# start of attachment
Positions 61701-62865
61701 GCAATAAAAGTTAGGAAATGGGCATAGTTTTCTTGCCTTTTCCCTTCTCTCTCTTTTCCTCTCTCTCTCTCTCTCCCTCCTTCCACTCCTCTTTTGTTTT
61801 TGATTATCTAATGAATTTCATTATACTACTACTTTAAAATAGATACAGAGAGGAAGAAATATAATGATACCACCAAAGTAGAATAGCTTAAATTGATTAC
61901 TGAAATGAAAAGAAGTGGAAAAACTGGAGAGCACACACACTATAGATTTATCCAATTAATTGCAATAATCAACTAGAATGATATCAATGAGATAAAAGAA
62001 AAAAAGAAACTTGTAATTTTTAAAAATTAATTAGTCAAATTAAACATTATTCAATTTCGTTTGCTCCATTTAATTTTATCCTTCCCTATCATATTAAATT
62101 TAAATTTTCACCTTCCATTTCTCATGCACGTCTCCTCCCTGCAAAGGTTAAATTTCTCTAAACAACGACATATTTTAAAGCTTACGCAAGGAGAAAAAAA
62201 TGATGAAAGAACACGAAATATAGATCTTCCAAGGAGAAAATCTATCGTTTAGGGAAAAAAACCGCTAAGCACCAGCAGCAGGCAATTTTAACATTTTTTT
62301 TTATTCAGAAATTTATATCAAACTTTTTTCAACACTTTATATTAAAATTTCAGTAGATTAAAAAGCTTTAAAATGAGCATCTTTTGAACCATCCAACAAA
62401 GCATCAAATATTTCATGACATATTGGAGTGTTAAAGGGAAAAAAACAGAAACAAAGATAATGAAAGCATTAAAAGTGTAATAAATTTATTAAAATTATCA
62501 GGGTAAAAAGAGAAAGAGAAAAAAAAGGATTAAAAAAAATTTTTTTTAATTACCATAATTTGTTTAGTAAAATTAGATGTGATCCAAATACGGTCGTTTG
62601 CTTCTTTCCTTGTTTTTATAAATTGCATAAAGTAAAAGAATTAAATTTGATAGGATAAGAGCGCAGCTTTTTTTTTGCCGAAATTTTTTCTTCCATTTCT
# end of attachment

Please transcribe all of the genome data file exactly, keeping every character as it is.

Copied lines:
Positions 61701-62865
61701 GCAATAAAAGTTAGGAAATGGGCATAGTTTTCTTGCCTTTTCCCTTCTCTCTCTTTTCCTCTCTCTCTCTCTCTCCCTCCTTCCACTCCTCTTTTGTTTT
61801 TGATTATCTAATGAATTTCATTATACTACTACTTTAAAATAGATACAGAGAGGAAGAAATATAATGATACCACCAAAGTAGAATAGCTTAAATTGATTAC
61901 TGAAATGAAAAGAAGTGGAAAAACTGGAGAGCACACACACTATAGATTTATCCAATTAATTGCAATAATCAACTAGAATGATATCAATGAGATAAAAGAA
62001 AAAAAGAAACTTGTAATTTTTAAAAATTAATTAGTCAAATTAAACATTATTCAATTTCGTTTGCTCCATTTAATTTTATCCTTCCCTATCATATTAAATT
62101 TAAATTTTCACCTTCCATTTCTCATGCACGTCTCCTCCCTGCAAAGGTTAAATTTCTCTAAACAACGACATATTTTAAAGCTTACGCAAGGAGAAAAAAA
62201 TGATGAAAGAACACGAAATATAGATCTTCCAAGGAGAAAATCTATCGTTTAGGGAAAAAAACCGCTAAGCACCAGCAGCAGGCAATTTTAACATTTTTTT
62301 TTATTCAGAAATTTATATCAAACTTTTTTCAACACTTTATATTAAAATTTCAGTAGATTAAAAAGCTTTAAAATGAGCATCTTTTGAACCATCCAACAAA
62401 GCATCAAATATTTCATGACATATTGGAGTGTTAAAGGGAAAAAAACAGAAACAAAGATAATGAAAGCATTAAAAGTGTAATAAATTTATTAAAATTATCA
62501 GGGTAAAAAGAGAAAGAGAAAAAAAAGGATTAAAAAAAATTTTTTTTAATTACCATAATTTGTTTAGTAAAATTAGATGTGATCCAAATACGGTCGTTTG
62601 CTTCTTTCCTTGTTTTTATAAATTGCATAAAGTAAAAGAATTAAATTTGATAGGATAAGAGCGCAGCTTTTTTTTTGCCGAAATTTTTTCTTCCATTTCT